14 October 2010

Surprises on oil-slicked Tanah Merah

Many pleasant surprises as I continued to check up on the rest of Tanah Merah yesterday. After the rather dismal experience the day before, I was delighted to see an Estuarine seahorse (Hippocampus kuda) entwined around some seagrasses!
Also clinging onto the seagrass blade is a Variable fang-blenny (Petroscirtes variabilis)!

I saw many other fishes! Including several Painted scorpionfishes (Parascorpanea picta) and several False scorpionfishes (Centrogenys vaigiensis). Also many of the blue fishes and fishes with a big spot near the tail, both of which I have yet to identify. One large fish I'm glad NOT to have encountered is the Hollow-cheek stonefish (Synanceia horrida), which is rather common on this shore.
I saw many small cardinalfishes, the pinkish one on the top left I have yet to identify. There were many Chequered cardinalfishes (Apogon margaritophorus) (top right), tiny yellow and black striped Bengal sergeants (Abudefduf bengalensis) and one of this odd black fish with rounded fins that I have yet to identify. There were also plenty of small Spotted glass perchlets (Family Chandidae).
The gobies are still abundant, particularly the Ornate lagoon-gobies (Istigobius ornatus).
I saw several halfbeaks (Family Hemiramphidae), and this little banded fish that swims on the surface with its tail bent. I still don't know what it is.
A large Streaked rabbitfish (Siganus javus) was stranded in shallow water. I moved it into a deeper pool.
Another lovely surprise: I saw about 40 Common sea stars (Archaster typicus)! Only one seemed to be disintegrating with its arm breaking off in pieces. The rest seemed alright and I saw about 10 mating pairs! The stars I saw were well spread apart and seen from the northern end to about mid-way in the lagoon. While most were at the mid-water mark, there were some quite near the seawall too. I only saw 6 sea stars when I last visited a month ago.
What a delight to come across a whole cluster of Saron shrimps (Family Hippolytidae), sharing their pool with little gobies.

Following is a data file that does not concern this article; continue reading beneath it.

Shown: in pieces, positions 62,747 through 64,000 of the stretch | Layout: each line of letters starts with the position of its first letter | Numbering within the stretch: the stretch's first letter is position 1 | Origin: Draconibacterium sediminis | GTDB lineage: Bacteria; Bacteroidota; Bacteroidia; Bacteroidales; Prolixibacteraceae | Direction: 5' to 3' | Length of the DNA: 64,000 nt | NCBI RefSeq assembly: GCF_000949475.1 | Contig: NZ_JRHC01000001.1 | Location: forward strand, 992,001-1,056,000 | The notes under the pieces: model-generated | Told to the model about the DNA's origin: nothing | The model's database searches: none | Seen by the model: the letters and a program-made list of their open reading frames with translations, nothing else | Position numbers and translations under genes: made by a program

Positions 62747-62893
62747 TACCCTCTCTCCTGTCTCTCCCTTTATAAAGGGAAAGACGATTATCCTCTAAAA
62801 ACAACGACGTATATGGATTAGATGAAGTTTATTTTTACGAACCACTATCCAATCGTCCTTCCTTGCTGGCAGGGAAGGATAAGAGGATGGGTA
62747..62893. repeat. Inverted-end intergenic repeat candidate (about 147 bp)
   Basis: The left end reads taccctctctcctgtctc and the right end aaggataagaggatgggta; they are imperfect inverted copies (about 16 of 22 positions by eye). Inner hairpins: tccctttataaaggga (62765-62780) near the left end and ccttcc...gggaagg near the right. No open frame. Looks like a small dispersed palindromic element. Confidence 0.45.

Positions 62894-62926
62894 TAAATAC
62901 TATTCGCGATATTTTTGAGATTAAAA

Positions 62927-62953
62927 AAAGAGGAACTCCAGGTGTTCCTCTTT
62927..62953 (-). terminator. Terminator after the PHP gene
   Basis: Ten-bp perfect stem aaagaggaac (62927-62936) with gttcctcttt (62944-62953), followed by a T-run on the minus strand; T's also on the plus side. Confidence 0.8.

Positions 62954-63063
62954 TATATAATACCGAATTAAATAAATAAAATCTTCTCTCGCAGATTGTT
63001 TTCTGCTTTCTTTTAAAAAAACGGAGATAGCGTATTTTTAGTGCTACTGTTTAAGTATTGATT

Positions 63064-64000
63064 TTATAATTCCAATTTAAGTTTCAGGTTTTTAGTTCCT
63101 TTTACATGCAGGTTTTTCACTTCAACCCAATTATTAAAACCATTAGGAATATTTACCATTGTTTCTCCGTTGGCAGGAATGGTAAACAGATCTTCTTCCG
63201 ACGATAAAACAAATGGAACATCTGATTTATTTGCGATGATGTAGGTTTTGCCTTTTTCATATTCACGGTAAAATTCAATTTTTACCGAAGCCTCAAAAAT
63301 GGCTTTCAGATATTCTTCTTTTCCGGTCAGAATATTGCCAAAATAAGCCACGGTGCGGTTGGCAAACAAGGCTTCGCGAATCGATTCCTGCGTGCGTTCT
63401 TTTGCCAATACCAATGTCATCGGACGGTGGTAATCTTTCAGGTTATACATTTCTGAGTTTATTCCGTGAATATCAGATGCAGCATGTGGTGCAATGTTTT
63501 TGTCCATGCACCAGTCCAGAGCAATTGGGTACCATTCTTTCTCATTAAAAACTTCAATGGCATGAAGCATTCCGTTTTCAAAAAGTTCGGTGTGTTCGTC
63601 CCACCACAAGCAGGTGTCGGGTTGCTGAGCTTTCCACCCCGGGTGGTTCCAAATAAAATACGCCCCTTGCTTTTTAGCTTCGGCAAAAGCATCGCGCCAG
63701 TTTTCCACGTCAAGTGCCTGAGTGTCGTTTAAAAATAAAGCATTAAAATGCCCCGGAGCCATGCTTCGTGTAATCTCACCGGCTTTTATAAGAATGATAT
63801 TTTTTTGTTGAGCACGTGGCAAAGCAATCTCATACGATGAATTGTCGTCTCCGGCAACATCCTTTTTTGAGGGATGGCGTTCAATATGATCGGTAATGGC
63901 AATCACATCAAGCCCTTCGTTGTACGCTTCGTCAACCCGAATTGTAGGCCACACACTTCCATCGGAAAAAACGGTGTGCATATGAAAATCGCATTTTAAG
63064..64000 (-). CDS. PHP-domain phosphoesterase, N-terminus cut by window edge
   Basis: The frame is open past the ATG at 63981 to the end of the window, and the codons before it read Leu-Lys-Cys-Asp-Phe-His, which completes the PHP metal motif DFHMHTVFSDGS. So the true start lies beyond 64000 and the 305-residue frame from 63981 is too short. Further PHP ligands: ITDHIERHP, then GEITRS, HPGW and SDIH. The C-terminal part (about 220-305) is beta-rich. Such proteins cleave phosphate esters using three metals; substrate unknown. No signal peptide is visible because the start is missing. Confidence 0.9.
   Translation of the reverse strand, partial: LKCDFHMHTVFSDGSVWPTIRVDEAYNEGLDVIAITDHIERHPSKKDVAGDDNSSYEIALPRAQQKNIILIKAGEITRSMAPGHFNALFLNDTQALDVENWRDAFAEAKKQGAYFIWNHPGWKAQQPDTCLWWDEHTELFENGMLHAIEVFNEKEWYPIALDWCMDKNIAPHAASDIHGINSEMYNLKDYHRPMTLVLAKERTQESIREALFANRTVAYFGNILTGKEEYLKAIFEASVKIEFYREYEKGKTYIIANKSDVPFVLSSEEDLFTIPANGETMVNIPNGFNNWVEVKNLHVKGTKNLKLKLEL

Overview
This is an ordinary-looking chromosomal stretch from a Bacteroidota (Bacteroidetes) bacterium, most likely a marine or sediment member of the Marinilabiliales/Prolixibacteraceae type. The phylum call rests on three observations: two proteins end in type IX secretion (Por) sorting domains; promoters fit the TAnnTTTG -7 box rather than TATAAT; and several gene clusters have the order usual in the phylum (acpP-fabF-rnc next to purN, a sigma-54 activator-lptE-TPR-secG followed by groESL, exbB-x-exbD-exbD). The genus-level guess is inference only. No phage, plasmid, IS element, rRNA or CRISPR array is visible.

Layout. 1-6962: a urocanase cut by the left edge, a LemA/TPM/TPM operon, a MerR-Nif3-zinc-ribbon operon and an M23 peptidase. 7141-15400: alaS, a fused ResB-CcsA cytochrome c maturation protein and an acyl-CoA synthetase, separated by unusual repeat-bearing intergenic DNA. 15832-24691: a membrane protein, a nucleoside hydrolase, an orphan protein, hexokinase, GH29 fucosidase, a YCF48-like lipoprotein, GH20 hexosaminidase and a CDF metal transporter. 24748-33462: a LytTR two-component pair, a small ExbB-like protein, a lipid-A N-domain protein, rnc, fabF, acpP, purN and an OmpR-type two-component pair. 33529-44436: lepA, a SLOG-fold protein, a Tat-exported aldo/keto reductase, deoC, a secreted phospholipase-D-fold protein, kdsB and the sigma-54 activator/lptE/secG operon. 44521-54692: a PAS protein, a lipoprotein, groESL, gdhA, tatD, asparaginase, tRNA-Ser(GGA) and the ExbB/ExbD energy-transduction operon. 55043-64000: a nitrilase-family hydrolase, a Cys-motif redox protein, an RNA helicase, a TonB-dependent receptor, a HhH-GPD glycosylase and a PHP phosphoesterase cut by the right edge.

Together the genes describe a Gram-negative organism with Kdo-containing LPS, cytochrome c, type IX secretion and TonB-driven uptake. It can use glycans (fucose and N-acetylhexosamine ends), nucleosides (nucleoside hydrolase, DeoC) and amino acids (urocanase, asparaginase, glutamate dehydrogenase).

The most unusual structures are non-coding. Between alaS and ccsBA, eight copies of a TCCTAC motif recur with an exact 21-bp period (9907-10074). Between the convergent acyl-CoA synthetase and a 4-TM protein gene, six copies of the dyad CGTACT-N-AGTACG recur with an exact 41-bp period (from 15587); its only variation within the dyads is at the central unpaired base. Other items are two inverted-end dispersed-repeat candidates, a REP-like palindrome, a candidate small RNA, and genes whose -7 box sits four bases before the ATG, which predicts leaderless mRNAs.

Here's a closer look at this beautiful fat little shrimp with a bent back.
What a delight to come across this busy Leaf porter crab (Family Dorripidae) furiously paddling his borrowed leaf. This is my first sighting of it on Tanah Merah!
Another lovely find! Can you see it? It's a Velcro crab (Camposcia retusa) that sticks camouflaging sponges and other debris onto the velco-like hooked hairs all over its body and legs. Only the white narrow pointed tips of its pincers remain undecorated.
I saw many other crabs, including many individuals of different kinds of Swimming crabs, most were medium-sized.
There were countless tiny juvenile Flower crabs (Portunus pelagicus) all over the shore. I only saw one large adult that looked like it had just moulted as its body colours looked fresh and it moved rather weakly.
I saw two adult Ghost crabs (Ocypode cerathophthalmus) and four juveniles. On the rocks I saw many small Purple climber crabs (Metopograpsus sp.). I also came across lots of many Penaeid prawns (Family Penaeidae) from small to large, many tiny Red-nose shrimps and Red banded shrimps. I also saw signs of burrowing Sand bubbler crabs (Scopimera sp.).
Strangely, I saw two humungous Mud crabs (Scylla sp.). These crabs are usually only found in mangroves. They are also commonly released by people who do so for religious reasons. It's sad to see them here as they are not in their natural habitat and are unlikely to be able to find enough of the food that they are specialised to feed on. Animals release can harm the animals and the habitat. More about this issue.
I also saw many small Tidal hermit crabs (Diogenes sp.) and Striped hermit crabs (Clibanarius sp.). But I didn't see any Spotted hermit crabs (Dardanus sp.) like I did on my trip a month ago.